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Thursday, 6 October 1983
Page: 1479

Mr IAN CAMERON(5.25) —I commence by pointing out to the electors of Maranoa and people at large in inland Australia, where communications are so important, that the Government has allocated $288m for the Australian Broadcasting Corporation radio and television network. Of that, approximately $ 280m is spent locally and $8.6m is spent on Radio Australia; that is, the radio network that spreads the message of Australia overseas to all our near neighbours and friends. Of course there are many good things in this allocation for inland Australia. One is the remote underserved community scheme which received an allocation of $330m this financial year. I believe that this is an excellent program. It is an initiative. It is something that we in inland Australia certainly support. Many areas outside the capital cities of Australia are underserved both by television and radio. Of course most of these funds will not be spent in the capital cities.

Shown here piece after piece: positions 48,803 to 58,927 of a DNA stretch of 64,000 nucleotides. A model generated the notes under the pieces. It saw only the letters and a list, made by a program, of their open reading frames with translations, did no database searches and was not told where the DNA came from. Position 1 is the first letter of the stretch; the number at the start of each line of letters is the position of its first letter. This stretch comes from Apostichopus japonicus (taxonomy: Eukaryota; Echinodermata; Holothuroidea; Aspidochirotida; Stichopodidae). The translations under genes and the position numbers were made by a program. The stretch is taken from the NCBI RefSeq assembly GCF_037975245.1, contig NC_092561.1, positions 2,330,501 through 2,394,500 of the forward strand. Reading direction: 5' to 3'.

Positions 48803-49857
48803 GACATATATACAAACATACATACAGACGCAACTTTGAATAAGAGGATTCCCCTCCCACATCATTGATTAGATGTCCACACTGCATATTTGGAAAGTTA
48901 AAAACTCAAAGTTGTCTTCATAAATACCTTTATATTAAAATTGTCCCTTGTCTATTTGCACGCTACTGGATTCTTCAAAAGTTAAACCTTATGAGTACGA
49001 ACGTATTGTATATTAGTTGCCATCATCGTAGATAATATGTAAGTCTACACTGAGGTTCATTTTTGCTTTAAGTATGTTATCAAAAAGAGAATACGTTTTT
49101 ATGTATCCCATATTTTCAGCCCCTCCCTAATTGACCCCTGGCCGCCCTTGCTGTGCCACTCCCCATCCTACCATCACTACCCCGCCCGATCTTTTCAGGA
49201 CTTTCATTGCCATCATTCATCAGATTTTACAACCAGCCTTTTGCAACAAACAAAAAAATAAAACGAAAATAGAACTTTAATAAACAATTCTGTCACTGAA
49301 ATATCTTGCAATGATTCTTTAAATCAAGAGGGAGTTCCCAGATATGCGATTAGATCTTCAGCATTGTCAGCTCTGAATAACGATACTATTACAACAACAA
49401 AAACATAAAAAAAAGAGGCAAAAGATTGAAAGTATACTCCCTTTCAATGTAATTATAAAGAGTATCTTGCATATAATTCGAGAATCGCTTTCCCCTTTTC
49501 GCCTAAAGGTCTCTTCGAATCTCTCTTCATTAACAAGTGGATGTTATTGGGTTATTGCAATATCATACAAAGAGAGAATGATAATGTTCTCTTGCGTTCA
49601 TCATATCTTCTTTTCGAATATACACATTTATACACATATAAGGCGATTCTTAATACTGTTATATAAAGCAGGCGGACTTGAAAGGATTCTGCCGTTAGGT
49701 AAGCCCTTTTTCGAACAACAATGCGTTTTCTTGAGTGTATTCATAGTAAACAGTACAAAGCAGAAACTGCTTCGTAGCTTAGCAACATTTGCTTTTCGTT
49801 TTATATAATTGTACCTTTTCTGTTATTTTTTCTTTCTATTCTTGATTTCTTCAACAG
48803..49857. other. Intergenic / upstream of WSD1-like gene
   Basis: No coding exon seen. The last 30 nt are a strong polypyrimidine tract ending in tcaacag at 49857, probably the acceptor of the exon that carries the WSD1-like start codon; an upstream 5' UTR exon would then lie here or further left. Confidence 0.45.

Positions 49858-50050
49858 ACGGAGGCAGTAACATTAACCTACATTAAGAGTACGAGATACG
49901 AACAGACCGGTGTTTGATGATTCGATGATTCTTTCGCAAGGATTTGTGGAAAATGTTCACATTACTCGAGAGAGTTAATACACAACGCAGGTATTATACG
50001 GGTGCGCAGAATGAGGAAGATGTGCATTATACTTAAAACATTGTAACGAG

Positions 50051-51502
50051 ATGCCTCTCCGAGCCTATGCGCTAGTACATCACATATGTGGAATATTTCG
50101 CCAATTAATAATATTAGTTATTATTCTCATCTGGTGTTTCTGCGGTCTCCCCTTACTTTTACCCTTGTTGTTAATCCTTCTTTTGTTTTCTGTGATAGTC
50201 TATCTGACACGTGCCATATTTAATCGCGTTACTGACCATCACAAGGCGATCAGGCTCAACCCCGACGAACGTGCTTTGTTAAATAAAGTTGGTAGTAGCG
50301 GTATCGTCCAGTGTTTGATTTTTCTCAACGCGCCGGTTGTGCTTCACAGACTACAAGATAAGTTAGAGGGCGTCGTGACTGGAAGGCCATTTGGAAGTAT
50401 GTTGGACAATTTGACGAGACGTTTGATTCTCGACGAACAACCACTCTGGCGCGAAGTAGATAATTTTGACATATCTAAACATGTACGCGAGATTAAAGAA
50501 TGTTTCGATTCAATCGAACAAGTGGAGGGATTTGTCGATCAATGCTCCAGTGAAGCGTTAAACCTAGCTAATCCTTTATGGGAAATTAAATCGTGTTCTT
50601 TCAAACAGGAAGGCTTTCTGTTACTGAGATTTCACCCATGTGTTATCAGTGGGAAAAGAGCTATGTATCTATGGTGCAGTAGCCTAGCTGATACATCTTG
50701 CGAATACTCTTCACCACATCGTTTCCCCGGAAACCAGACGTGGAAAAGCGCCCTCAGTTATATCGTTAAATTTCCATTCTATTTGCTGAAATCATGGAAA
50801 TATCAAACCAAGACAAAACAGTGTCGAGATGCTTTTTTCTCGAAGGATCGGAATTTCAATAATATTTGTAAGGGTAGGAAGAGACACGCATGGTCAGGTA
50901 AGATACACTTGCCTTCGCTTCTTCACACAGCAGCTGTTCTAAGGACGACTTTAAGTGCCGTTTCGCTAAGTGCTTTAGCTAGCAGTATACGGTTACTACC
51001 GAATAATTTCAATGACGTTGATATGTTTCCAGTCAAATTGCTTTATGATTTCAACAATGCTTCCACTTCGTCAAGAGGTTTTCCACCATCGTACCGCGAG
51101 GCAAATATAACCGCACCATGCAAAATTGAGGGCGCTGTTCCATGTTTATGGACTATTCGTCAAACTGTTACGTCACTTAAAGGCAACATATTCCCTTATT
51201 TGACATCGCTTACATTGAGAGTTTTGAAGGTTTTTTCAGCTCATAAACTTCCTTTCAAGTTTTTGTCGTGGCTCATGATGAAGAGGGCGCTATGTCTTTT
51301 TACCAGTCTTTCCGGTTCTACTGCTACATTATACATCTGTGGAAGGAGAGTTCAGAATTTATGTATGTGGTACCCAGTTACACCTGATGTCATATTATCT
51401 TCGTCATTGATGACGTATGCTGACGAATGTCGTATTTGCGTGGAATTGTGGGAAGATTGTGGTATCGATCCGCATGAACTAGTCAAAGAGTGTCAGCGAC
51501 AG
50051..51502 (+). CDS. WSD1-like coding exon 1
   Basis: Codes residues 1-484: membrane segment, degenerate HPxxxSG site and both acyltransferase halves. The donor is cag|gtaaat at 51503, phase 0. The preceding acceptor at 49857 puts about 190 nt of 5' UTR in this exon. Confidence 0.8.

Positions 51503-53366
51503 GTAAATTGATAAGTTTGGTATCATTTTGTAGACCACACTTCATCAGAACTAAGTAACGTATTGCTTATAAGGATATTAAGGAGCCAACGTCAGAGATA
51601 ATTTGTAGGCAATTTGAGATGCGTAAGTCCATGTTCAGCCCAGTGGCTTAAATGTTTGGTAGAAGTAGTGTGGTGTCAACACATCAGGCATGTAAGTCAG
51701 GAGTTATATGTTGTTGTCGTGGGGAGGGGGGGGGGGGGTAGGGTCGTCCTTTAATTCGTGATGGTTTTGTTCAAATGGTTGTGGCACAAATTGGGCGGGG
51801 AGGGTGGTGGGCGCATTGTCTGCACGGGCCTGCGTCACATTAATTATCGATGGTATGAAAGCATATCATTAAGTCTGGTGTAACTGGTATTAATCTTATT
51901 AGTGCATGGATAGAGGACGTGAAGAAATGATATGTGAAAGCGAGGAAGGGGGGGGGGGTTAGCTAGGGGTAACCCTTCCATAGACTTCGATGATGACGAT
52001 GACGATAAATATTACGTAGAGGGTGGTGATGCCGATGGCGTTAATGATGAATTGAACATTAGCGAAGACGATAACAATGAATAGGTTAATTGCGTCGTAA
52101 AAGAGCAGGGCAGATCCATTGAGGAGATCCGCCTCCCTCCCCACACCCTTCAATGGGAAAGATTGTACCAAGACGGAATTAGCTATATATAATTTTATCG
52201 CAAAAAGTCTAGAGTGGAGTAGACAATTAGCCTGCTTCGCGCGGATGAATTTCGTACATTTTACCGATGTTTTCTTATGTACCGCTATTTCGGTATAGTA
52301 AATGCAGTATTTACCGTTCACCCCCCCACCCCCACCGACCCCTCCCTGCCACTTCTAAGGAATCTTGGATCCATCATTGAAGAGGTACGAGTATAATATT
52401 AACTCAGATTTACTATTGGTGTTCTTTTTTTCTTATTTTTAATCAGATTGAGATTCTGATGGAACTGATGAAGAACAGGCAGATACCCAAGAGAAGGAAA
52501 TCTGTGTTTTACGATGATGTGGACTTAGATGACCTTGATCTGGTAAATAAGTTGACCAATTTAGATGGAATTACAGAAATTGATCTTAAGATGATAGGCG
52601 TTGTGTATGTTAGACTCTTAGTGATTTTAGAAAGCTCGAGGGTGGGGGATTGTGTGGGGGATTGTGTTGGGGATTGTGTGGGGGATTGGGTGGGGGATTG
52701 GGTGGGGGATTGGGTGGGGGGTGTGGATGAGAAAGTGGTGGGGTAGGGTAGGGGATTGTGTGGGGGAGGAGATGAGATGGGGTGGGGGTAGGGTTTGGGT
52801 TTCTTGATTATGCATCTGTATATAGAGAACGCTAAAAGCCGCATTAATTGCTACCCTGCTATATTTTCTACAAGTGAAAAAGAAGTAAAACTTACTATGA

We have seen the allocation of funds for a second network for regional television stations. This has been welcomed by most. I add that an awful lot of provincial stations cannot fully use their existing capacity for advertising, let alone compete with a second network and expect to recoup advertising income. Most of those stations are looking at a pay system. The second regional radio network is also to be welcomed. This is something that has been in train within the Department of Communications for a number of years. I do not believe it is something for which the present Government can take credit, but at least it has been prepared to initiate the move. This will give an extra radio service to four million Australians, again outside the capital cities. I welcome that move.